Monday, 14 March 2011

Rise of Islam in the Gambia:Forms of Islam/ Hostility Part 2

Suntou Touray
Quinn (1972) reveals that, orthodox scholar clearly termed some of the form of Islam that was preached in the Gambia as the mystical 'sufi Qadiriya order'. The essential teachings she said was buried under 'layers of mystical pantheism'. Some preachers who themselves understood Islam very little could not emphasise the first pillar in Islam, which is the oneness of God without any partners.
They preached the “presence of God in all aspects of life tolerated much of the pre-Islamic background of belief in the African communities.” (Quinn, 1972)
Jobson (1621) a Christian observe that the king of Kachan in Niani a Soninke touches his amulet on the first drink of his alcoholic drink. He commented that, the mixing of Islamic and Soninke tradition was common. Alveres D’Almada (1594) a Portuguese explorer states of seeing varied literatures with the Muslims dwelling the river Gambia and he also writes of seeing a Muslims group calling themselves the ‘zawiya’ who insist on following the strict form of Islam ie observing their prayer on time, eating only lawful food and fasting during Ramadan.

These facts above reveal to us that, Muslims have lived with powerful Soninke or pagan communities and even serve them in their courts. That Muslims weren’t the marauding armed militants hell-bent on forcing the religion of Islam down the throat of Senegambians. Fulla travellers, Mandingo traders, Arab and Berber preachers all did their best in propagating Islam to the people by appealing to their conscience and exposing the errors in idol worship.

The point of open hostility between the Marabouts and the Soninkes

Historians documented evidence of marabouts and soninkes living side by side in the same villages or dwellings separated by small partitions. Until the 1860’s, no open hostility existed between the marabouts and the soninkes and along the long history of coexistence, European missionaries also transverses and preaching Christianity to people settling along the river.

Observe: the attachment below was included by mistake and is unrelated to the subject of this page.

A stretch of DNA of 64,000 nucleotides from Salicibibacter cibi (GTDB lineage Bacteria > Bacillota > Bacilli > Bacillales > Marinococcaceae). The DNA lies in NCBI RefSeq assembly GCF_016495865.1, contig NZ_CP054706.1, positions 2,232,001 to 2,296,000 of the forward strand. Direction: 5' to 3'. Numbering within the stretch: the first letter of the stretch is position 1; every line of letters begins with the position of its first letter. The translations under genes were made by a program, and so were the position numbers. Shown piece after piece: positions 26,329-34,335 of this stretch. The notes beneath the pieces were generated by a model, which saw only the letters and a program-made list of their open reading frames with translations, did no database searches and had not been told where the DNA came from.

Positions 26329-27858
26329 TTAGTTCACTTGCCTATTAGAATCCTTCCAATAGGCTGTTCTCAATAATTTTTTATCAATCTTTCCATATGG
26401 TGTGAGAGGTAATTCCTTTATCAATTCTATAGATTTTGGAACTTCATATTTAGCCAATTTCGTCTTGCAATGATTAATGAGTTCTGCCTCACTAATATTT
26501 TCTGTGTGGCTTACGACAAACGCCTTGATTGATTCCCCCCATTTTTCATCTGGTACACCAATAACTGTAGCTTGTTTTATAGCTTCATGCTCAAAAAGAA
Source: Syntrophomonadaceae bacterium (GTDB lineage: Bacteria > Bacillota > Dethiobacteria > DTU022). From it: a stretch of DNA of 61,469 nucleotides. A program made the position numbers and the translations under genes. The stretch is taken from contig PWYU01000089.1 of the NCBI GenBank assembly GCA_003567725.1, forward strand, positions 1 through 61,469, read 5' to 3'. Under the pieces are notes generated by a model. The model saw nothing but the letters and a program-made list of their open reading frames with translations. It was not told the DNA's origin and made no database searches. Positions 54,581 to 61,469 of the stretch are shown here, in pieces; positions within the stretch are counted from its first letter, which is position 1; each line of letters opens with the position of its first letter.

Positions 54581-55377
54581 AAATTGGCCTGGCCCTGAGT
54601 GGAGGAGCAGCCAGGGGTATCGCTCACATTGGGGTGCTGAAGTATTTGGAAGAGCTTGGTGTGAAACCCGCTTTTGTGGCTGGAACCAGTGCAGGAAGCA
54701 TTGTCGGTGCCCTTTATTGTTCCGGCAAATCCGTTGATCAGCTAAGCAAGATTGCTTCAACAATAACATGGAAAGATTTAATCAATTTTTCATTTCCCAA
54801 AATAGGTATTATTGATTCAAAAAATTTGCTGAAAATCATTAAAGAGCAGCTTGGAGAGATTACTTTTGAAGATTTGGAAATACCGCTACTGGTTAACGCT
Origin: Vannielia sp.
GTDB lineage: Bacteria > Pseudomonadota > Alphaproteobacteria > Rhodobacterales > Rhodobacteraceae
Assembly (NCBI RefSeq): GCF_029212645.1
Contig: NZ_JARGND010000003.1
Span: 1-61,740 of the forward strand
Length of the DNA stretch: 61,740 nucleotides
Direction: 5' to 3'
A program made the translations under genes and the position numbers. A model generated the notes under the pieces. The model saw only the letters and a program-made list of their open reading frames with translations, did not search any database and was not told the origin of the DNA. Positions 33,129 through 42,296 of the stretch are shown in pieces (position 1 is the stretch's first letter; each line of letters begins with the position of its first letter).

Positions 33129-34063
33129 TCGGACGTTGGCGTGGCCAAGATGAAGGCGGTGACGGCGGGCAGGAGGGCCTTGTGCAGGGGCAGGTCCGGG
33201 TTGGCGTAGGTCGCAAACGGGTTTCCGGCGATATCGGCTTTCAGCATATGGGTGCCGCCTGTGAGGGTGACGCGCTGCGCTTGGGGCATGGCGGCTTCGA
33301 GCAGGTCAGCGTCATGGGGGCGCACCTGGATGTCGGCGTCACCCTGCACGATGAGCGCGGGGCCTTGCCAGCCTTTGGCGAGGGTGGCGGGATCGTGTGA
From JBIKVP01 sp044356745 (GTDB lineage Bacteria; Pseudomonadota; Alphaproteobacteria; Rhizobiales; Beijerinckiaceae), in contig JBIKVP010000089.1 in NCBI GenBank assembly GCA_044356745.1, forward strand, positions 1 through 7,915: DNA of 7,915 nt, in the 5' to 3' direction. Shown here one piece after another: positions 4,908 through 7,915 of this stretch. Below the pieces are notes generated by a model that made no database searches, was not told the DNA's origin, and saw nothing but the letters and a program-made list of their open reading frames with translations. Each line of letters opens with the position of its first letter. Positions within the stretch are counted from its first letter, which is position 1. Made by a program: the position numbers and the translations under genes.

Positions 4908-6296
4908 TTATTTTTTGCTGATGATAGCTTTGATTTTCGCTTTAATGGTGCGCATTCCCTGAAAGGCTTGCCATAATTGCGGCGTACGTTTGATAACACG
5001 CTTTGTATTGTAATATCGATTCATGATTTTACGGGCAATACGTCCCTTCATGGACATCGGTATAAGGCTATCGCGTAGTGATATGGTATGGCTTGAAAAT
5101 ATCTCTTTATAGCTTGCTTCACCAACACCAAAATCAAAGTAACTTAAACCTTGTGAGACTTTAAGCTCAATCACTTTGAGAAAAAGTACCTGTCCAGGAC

Some Muslims later decided to create their own settlement since the old Soninke hierarchy was such that, Muslims are not allowed to hold high office and cannot become the Alkalo or Mansa. And also the open display of pagan rituals which sometimes involve customs that Islam forbid like loose dressing and rituals of binge drinking created a contrasting world view.
The manners the soninkes execute their judicial system runs counter to that of the Muslim, which was a point of difference.

Yves Person (1962) an expert in Mandingo secret cult declared that, the relevance of traditional cult and secret society starts to lose it role with an alternative form of sufi magic. The interaction of Islam with traditional religion affected both faiths to some extent. But significantly, the traditional secret society practises was assimilated into some Islamic rituals especially in male circumcisions. The cult of hore, scared groves which subtleness made them less un-Islamic were utilised in festivals but other practices of ancestor worship, and human sacrifices were abandoned.

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